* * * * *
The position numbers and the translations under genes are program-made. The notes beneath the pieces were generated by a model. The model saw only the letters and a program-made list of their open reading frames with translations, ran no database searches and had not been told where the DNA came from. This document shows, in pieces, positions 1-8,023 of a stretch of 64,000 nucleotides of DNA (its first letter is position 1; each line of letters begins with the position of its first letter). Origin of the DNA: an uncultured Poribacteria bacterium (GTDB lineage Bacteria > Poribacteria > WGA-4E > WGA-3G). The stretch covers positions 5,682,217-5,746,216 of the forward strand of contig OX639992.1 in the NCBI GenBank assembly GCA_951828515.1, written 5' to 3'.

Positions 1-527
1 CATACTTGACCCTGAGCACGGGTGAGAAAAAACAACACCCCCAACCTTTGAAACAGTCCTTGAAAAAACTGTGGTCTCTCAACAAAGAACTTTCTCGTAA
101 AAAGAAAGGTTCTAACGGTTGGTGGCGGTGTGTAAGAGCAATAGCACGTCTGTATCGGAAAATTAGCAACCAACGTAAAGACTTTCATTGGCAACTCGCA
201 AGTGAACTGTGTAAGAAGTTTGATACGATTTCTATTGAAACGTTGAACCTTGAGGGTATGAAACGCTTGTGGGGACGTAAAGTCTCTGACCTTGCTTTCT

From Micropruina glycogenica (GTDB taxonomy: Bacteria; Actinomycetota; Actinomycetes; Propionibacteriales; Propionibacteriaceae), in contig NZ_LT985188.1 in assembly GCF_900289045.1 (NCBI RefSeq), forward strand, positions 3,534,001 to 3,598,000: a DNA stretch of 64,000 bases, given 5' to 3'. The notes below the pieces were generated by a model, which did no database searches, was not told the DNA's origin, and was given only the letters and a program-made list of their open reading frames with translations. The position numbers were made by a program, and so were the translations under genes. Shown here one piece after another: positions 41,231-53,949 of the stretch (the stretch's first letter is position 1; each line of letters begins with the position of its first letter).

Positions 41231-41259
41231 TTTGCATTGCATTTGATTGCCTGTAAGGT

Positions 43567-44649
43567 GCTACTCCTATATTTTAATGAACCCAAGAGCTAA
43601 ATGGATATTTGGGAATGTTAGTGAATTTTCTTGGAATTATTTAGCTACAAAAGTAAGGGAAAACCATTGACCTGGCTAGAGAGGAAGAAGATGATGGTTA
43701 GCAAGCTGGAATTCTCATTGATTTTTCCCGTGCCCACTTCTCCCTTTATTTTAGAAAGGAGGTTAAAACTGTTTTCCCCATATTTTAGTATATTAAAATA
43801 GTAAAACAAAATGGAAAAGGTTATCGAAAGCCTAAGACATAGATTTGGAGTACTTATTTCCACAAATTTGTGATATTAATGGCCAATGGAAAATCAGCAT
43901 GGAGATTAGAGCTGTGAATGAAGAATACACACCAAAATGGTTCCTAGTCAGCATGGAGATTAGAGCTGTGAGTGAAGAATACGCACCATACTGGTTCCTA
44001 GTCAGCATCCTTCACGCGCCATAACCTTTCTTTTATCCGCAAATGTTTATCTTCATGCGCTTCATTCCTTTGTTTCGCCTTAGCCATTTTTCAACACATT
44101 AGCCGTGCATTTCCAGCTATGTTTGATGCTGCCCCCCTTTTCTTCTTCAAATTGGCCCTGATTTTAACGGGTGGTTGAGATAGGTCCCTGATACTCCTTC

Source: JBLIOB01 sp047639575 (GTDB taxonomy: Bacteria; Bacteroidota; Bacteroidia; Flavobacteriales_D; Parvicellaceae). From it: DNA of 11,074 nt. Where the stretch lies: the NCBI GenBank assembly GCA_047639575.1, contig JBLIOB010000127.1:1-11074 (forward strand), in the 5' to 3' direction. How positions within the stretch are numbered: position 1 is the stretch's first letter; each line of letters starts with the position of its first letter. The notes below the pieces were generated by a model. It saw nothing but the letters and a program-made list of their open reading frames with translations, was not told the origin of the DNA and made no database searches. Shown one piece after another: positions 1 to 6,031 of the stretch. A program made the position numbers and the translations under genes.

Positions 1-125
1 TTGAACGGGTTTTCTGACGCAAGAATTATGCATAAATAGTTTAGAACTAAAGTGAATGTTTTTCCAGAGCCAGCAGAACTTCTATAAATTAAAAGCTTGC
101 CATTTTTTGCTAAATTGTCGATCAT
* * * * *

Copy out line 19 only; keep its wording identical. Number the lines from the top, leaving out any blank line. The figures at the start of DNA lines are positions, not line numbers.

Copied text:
1 TTGAACGGGTTTTCTGACGCAAGAATTATGCATAAATAGTTTAGAACTAAAGTGAATGTTTTTCCAGAGCCAGCAGAACTTCTATAAATTAAAAGCTTGC